Tuesday, February 06, 2007

Study: Office Bullies Create Workplace 'Warzone'

This article should be a big heads-up not only for employees who pay in stress and illness and employers who pay in sick-days, but for every parent and teacher who observes a bully and says "Oh, kids will be kids." Those little playground fight-starters grow up to be office bullies, and it is not a pretty picture. In fact, it's pretty ugly, and bullying (being put-down, picked on, and laughed at) is one of the causes leading to teen suicides.


Study: Office Bullies Create Workplace 'Warzone'

Jeanna Bryner

LiveScience Staff Writer
LiveScience.com Tue Oct 31, 2006 5:00 PM ET

The office might be far from the playground, but it’s not off limits to bullies. From a screaming boss to snubbing colleagues, bullies can create a “war zone” in the workplace.

In a recent study, bullied employees likened their experiences to a battle, water torture, a nightmare or a noxious substance. Understanding the seriousness of workplace bullying and what it feels like to get bullied could help managers put the brakes on the behavior, shown to afflict 25 to 30 percent of employees sometime during their careers.

“Many Americans are familiar with sexual and racial harassment, but not generalized workplace bullying,” said study team member Sarah Tracy of Arizona State University. Bullying can lead to higher company costs including increased employee illness, use of sick days, and medical costs, ultimately affecting productivity, she added.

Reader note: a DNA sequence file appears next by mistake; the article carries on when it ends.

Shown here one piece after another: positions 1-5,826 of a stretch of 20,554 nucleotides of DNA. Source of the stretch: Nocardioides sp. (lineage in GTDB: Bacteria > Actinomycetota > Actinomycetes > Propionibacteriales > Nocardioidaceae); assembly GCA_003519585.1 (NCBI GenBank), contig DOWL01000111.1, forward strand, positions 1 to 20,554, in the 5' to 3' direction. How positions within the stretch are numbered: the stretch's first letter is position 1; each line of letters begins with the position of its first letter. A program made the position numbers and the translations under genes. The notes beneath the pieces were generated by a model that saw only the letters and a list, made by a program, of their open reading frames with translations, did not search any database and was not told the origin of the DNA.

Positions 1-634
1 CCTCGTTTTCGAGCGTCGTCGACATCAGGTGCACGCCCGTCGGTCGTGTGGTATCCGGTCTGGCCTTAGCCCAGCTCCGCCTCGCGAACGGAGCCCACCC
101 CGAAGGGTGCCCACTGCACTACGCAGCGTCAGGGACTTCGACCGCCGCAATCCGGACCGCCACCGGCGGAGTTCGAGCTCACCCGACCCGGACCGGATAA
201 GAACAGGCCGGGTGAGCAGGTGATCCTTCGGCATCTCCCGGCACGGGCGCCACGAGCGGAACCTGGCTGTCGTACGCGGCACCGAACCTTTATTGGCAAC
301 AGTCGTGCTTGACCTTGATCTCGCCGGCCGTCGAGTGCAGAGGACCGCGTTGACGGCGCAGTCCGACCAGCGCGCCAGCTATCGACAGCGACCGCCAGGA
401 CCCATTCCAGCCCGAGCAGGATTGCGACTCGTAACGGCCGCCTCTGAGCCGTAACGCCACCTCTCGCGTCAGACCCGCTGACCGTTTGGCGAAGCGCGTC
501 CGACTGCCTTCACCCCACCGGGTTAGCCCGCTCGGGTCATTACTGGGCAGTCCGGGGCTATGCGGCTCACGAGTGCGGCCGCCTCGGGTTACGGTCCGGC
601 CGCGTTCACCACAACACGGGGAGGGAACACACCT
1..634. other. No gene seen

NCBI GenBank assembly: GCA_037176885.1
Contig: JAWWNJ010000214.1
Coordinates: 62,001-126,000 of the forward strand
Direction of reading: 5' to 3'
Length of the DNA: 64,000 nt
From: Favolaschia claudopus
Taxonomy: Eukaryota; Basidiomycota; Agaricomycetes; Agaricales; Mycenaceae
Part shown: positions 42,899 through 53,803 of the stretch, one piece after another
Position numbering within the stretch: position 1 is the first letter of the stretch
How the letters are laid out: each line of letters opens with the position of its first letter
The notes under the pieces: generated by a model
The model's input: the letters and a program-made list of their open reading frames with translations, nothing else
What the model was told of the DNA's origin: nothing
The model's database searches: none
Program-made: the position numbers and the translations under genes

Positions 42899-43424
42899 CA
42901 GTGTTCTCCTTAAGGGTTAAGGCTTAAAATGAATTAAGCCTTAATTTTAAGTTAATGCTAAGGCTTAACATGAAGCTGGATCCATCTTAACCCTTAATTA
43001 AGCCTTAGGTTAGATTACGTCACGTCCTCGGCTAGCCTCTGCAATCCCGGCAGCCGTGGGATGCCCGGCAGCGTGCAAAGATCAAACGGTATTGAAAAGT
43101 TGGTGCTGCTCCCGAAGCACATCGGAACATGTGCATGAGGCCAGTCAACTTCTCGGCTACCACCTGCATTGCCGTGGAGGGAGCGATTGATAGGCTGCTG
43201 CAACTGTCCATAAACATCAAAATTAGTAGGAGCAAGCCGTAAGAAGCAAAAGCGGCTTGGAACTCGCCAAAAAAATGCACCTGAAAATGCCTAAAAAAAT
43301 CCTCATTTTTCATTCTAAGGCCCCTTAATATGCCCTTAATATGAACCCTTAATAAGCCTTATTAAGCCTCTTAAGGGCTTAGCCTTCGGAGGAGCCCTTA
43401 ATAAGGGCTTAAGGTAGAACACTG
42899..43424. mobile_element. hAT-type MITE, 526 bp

Workplace bullying can include “screaming, cursing, spreading vicious rumors, destroying the target’s property or work product, excessive criticism, and sometimes hitting, slapping, and shoving.” Subtle behaviors, such as silent treatment, disregard of requests and exclusion from meetings, count as bullying.

Bully icons

The scientists interviewed 17 women and 10 men ranging from 26 to 72 years old, who had experienced bullying. Often, people have trouble putting into words their emotions surrounding bully behavior. So the researchers analyzed the metaphors found throughout the participants’ descriptions of bullying.

More than any other metaphor, participants characterized bullying as a contest or battle, with a female religious educator saying, “I have been maimed. … I’ve been character assassinated.” Others expressed feeling “beaten, abused, ripped, broken, scared and eviscerated,” the researchers stated in the upcoming issue of the journal Management Communication Quarterly.

The bullies were described as two-faced actors, narcissistic dictators and devils, leading workers to feel like vulnerable children, slaves and prisoners in these situations. As one employee explained, "I feel like I have 'kick me' tattooed on my forehead."

Bully-proof office

How can you take the bite out of a bully-fied office? “An important first step of changing workplace bullying, is helping people to understand that it's more than just kid stuff,” Tracy told LiveScience.

Early intervention can nip bullying in the bud before it escalates into an established pattern, one resulting in high company costs. The problem is that most bully victims keep their mouths shut, whispering their horrid experiences to close friends rather than higher-ups. The use of metaphors, the researchers suggested, is more subtle and more likely to seep into conversations both public and private.

The scientists will continue examining the prevalence and impact of workplace bullying. In another research project, which will be published in an upcoming issue of the Journal of Office Management, they found that out of more than 400 U.S. workers surveyed, 25 percent were bullied at work.

4 comments:

Anonymous said...